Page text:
Difference Between Voluntary And Involuntary Context Switches

There are tons of resources about context switching online. Let me quickly give you a primer about context switching before we go to voluntary & involuntary context switch.

We use multicore CPU machines. Each core works as an independent unit & can execute instructions sequentially. So if a machine has four cores, it should be able to execute 4 different instruction set simultaneously. Programs or processes are nothing but instruction sets. So we can run four different processes parallelly. All is good till now. But now we have started 12 programs at the same time. Obviously 4 CPU units can’t run 12 different instruction sets at the same time. That’s where context switch comes into picture.

For simplicity, we can define the above problem with one CPU core & two processes. How does two processes get executed simultaneously in a single CPU? It is not possible, so CPU divides time between the two processes. Every computer hardware has its own clock, it may be a timer chip. This timer chip keeps on interacting with the CPU after certain interval, typically in order of milliseconds like every millisecond. This interaction is called timer interrupt. The time interval is mostly defined by the operating system installed. When OS is running two processes in a single CPU, below steps happen under the hood:

  • Process A & process B both are in ready state. OS scheduler picks process A for execution. OS scheduler is a kernel level program which decides what task or process to run next.
  • CPU starts executing process A. Process A is in running state.
  • After 1 millisecond, CPU gets a timer interrupt.
  • CPU checks for corresponding interrupt handler. It gets interrupt handler instruction location from kernel address space.
  • In this case, timer interrupt handler invokes OS scheduler.
  • OS scheduler knows that there is another process B which is waiting for CPU cycle & in ready state.
  • OS scheduler saves process A context (CPU register & program counter) & puts process A back in ready state. CPU register contains state information of process A & program counter points to the next instruction to be executed. This information is saved in RAM.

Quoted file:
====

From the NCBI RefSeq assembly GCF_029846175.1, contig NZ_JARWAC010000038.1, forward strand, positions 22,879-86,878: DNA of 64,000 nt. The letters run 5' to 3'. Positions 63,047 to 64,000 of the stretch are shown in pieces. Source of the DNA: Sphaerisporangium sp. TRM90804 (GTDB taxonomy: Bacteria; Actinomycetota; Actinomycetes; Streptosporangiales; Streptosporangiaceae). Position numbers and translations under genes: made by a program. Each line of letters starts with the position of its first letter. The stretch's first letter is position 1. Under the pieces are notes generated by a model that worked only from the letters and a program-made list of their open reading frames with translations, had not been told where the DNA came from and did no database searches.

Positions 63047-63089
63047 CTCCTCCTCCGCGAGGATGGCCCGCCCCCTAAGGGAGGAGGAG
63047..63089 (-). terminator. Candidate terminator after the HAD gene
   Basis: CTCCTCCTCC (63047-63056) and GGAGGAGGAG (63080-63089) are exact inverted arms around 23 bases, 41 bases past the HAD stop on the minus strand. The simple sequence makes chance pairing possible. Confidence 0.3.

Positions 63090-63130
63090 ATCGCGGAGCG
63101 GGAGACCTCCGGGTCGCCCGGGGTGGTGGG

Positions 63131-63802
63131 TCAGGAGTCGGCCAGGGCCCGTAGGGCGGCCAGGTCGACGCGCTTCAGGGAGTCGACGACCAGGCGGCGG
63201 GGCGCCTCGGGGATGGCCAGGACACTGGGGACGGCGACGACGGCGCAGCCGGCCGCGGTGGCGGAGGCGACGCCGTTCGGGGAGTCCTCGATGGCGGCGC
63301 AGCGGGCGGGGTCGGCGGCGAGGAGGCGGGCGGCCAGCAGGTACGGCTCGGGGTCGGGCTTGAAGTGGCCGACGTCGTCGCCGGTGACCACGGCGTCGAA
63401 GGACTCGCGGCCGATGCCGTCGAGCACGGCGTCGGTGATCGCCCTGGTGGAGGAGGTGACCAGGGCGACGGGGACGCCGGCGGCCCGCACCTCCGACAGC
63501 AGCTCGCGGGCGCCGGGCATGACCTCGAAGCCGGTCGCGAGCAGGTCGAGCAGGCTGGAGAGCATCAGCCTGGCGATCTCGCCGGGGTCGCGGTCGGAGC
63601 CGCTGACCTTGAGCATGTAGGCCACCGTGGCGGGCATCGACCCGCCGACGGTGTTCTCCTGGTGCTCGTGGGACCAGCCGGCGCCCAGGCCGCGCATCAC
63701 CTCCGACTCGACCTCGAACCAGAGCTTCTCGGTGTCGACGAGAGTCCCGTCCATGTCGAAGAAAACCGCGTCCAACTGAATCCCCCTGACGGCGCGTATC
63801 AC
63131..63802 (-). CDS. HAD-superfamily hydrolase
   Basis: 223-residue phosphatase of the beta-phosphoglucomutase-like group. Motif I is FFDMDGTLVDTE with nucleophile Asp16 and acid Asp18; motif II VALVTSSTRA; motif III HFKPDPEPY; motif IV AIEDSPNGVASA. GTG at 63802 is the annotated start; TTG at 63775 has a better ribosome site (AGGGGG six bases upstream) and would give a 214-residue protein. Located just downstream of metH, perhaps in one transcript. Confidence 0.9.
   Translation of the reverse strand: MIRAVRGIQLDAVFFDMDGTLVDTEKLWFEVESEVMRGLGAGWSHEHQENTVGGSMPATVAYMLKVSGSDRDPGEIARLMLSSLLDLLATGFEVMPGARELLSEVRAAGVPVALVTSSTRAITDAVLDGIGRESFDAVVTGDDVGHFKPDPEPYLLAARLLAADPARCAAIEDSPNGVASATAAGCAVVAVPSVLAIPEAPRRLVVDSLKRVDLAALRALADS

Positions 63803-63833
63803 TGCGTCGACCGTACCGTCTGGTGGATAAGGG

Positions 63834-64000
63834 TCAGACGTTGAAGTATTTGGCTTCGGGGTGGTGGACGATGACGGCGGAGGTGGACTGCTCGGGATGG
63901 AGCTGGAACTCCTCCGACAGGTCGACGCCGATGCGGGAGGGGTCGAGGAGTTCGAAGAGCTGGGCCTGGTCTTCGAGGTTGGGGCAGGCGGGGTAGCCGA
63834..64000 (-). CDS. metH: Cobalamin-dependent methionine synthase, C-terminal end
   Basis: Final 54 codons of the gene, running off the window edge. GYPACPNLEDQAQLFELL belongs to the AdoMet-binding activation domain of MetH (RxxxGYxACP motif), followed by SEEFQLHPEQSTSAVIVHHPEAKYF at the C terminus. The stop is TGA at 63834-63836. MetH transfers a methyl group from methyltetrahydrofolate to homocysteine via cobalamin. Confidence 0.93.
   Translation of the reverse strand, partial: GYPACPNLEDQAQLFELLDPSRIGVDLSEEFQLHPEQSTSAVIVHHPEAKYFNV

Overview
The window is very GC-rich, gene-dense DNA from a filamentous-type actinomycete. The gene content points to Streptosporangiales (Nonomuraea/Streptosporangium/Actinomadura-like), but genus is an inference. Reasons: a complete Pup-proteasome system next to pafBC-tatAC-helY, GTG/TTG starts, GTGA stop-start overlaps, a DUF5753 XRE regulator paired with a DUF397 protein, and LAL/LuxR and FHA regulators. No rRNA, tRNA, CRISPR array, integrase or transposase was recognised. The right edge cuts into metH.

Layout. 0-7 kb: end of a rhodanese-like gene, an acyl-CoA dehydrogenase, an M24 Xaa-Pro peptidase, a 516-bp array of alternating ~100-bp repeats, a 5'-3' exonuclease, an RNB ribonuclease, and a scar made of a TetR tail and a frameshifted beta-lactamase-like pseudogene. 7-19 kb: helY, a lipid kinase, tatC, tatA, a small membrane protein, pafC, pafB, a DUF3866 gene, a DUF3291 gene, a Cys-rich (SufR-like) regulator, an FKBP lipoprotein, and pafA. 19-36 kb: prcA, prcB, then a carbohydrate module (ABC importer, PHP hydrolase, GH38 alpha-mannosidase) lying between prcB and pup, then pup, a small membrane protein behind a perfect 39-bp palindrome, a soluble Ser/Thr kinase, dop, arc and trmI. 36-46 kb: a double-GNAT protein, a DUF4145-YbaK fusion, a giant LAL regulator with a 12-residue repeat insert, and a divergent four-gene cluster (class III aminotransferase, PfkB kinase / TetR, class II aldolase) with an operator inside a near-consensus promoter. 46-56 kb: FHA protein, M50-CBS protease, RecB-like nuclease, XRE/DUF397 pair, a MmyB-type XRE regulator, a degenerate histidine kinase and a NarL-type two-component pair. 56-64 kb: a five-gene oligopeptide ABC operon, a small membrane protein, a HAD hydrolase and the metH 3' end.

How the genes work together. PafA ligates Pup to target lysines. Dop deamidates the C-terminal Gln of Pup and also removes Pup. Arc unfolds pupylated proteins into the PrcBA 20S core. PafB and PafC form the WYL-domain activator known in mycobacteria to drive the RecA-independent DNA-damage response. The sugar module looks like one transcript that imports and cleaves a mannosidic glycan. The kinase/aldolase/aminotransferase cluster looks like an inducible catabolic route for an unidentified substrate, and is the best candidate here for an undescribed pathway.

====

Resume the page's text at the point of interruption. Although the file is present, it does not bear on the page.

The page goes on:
• OS scheduler puts process B in running state. CPU starts executing process B.
  • After 1 millisecond, CPU gets a timer interrupt.
  • CPU checks timer interrupt handler.
  • Timer interrupt handler again invokes OS scheduler.
  • OS scheduler knows that process A is in ready state.
  • OS scheduler saves process B context & put it back to ready state.
  • OS scheduler loads process A context from main memory to CPU.
  • OS scheduler brings process A to running state & CPU starts executing it from where it left.

The above process goes on till both process A & process B are finished. The saving of context of a process to main memory & loading context of another process to CPU from main memory is what we call as context switch. It is an additional but necessary overhead.

Now let’s talk about voluntary & involuntary context switch & the difference between them. The explanation that I have given above uses timer or clock interrupt with a round robin scheduling algorithm. But there are different types of hardware & software interrupts. Also as processes wait for I/O or user input, they can be put to waiting state & thus CPU cycle gets freed up for other processes.

Voluntary context switch occurs when a process yields CPU cycles on its own. It may be because the process was finished before the timer interrupt was invoked. Or a process was waiting on I/O or sleeping. So OS kernel put it to waiting state as there was no instruction to execute in CPU. OS kernel will put the process back to ready state when I/O operation is done or process awakes from sleep. OS scheduler will put it to running state eventually. Voluntary context switch occurs when there is no instruction to execute for that process at the moment.

Involuntary context switch is the opposite. A process is running & its instruction set is getting executed on the CPU. But OS scheduler decides to put it back to ready state & remove it from active CPU cycle. The scenario I described above with process A & process B is an example of involuntary context switching. Both processes were competing on a single CPU unit & OS scheduler was trying to divide time fairly between the two processes.

Voluntary context switching is not something that you should worry about. But too many involuntary context switches is a cause of concern. Context switching takes additional time. Total time for a process is time taken to complete instruction set plus context switch time. That’s why if you create too many processes & execute it in normal multicore system, you might not get optimal execution time. Processes might take longer time to complete as there would be too many context switches happening. So as a developer, we need to be careful about choosing the number of parallelism we want to create based on the machine configuration. It should be benchmarked.

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